G. Secure Password
time limit per test
2 seconds
memory limit per test
256 megabytes
input
standard input
output
standard output

This is an interactive problem.

Ayush devised yet another scheme to set the password of his lock. The lock has $$$n$$$ slots where each slot can hold any non-negative integer. The password $$$P$$$ is a sequence of $$$n$$$ integers, $$$i$$$-th element of which goes into the $$$i$$$-th slot of the lock.

To set the password, Ayush comes up with an array $$$A$$$ of $$$n$$$ integers each in the range $$$[0, 2^{63}-1]$$$. He then sets the $$$i$$$-th element of $$$P$$$ as the bitwise OR of all integers in the array except $$$A_i$$$.

You need to guess the password. To make a query, you can choose a non-empty subset of indices of the array and ask the bitwise OR all elements of the array with index in this subset. You can ask no more than 13 queries.

Input

The first line of input contains one integer $$$n$$$ $$$(2 \le n \le 1000)$$$ — the number of slots in the lock.

Interaction

To ask a query print a single line:

  • In the beginning print "? c " (without quotes) where $$$c$$$ $$$(1 \leq c \leq n)$$$ denotes the size of the subset of indices being queried, followed by $$$c$$$ distinct space-separated integers in the range $$$[1, n]$$$.

For each query, you will receive an integer $$$x$$$ — the bitwise OR of values in the array among all the indices queried. If the subset of indices queried is invalid or you exceeded the number of queries then you will get $$$x = -1$$$. In this case, you should terminate the program immediately.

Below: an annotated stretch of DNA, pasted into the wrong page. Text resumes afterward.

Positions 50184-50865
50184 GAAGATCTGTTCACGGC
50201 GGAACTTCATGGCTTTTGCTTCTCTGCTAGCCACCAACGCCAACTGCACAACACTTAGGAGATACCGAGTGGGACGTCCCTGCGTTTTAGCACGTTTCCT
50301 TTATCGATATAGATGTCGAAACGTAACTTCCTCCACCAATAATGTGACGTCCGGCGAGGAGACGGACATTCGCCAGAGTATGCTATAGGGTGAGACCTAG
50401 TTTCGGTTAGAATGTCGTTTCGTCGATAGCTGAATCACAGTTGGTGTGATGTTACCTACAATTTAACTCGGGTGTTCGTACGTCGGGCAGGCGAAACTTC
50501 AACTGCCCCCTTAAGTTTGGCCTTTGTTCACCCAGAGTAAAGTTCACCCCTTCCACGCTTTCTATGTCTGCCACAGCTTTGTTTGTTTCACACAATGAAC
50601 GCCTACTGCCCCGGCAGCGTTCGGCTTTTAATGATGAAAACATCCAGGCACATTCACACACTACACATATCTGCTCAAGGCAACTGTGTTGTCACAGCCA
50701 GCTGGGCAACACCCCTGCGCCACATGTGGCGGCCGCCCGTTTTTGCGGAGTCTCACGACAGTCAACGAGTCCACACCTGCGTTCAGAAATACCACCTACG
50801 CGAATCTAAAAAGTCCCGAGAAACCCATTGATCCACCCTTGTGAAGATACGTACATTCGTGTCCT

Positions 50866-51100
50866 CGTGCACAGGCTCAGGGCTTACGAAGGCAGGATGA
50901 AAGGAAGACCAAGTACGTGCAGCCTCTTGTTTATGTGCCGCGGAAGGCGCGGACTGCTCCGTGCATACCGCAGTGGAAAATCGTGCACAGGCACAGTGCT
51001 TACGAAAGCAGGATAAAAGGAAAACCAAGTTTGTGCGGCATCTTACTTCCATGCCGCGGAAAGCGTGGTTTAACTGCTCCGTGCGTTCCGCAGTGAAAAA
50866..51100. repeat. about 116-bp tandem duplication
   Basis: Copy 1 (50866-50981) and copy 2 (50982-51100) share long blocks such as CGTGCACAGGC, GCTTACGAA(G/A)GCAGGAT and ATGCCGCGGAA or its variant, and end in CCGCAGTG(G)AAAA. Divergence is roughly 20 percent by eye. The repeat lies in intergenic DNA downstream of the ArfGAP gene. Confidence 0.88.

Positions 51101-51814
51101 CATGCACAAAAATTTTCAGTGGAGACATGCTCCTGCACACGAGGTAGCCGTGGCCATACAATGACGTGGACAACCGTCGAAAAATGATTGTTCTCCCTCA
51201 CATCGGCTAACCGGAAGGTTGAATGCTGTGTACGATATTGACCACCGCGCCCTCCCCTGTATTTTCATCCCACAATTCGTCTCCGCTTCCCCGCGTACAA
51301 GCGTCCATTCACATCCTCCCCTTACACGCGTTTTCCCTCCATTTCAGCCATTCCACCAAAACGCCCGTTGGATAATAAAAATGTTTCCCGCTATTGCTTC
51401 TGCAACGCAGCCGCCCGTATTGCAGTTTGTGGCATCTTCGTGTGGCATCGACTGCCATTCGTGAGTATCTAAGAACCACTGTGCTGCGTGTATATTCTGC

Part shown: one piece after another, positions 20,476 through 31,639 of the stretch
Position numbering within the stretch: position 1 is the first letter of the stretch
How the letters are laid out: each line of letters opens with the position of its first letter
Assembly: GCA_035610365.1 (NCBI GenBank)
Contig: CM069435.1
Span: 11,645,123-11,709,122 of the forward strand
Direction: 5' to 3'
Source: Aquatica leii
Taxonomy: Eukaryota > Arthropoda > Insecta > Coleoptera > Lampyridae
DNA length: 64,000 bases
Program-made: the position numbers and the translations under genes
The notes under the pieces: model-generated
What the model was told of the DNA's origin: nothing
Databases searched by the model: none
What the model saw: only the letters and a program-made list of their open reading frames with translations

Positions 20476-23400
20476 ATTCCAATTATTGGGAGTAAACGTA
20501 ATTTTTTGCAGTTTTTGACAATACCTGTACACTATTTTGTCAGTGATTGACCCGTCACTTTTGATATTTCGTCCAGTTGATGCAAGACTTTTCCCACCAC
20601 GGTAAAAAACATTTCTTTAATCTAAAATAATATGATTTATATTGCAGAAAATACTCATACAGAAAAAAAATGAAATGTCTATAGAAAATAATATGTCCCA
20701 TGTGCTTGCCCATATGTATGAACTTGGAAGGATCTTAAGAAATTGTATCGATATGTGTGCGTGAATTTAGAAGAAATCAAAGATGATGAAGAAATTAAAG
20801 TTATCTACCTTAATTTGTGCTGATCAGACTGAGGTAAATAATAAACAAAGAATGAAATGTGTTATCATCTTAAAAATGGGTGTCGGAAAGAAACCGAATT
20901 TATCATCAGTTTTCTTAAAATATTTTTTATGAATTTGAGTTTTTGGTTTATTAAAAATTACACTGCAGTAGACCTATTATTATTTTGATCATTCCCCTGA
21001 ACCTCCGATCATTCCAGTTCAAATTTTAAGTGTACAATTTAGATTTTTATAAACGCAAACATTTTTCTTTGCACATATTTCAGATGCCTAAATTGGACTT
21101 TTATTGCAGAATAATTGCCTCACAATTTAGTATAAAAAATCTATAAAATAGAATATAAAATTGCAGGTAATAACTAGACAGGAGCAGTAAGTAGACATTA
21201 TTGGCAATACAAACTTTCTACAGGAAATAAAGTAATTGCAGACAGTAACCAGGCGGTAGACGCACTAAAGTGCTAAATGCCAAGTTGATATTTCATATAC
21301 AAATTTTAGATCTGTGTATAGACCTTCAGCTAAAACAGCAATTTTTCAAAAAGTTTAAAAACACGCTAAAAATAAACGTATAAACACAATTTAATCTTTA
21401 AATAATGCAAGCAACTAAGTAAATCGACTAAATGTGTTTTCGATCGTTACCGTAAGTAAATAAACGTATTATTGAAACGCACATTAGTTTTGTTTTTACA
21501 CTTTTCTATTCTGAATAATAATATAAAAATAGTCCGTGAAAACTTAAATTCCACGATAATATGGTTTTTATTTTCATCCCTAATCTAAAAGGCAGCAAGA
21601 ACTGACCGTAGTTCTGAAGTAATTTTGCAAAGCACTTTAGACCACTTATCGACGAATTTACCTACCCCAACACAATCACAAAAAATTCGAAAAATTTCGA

When you have guessed the password, print a single line "! " (without quotes), followed by $$$n$$$ space-separated integers  — the password sequence.

Guessing the password does not count towards the number of queries asked.

The interactor is not adaptive. The array $$$A$$$ does not change with queries.

After printing a query do not forget to output the end of the line and flush the output. Otherwise, you will get Idleness limit exceeded. To do this, use:

  • fflush(stdout) or cout.flush() in C++;
  • System.out.flush() in Java;
  • flush(output) in Pascal;
  • stdout.flush() in Python;
  • see the documentation for other languages.
  • Hacks

    To hack the solution, use the following test format:

    On the first line print a single integer $$$n$$$ $$$(2 \le n \le 1000)$$$ — the number of slots in the lock. The next line should contain $$$n$$$ space-separated integers in the range $$$[0, 2^{63} - 1]$$$ — the array $$$A$$$.

    Example
    Input
    3
    
    1
    
    2
    
    4
    
    
    Output
    ? 1 1
    
    ? 1 2
    
    ? 1 3
    
    ! 6 5 3
    
    Note

    The array $$$A$$$ in the example is $$$\{{1, 2, 4\}}$$$. The first element of the password is bitwise OR of $$$A_2$$$ and $$$A_3$$$, the second element is bitwise OR of $$$A_1$$$ and $$$A_3$$$ and the third element is bitwise OR of $$$A_1$$$ and $$$A_2$$$. Hence the password sequence is $$$\{{6, 5, 3\}}$$$.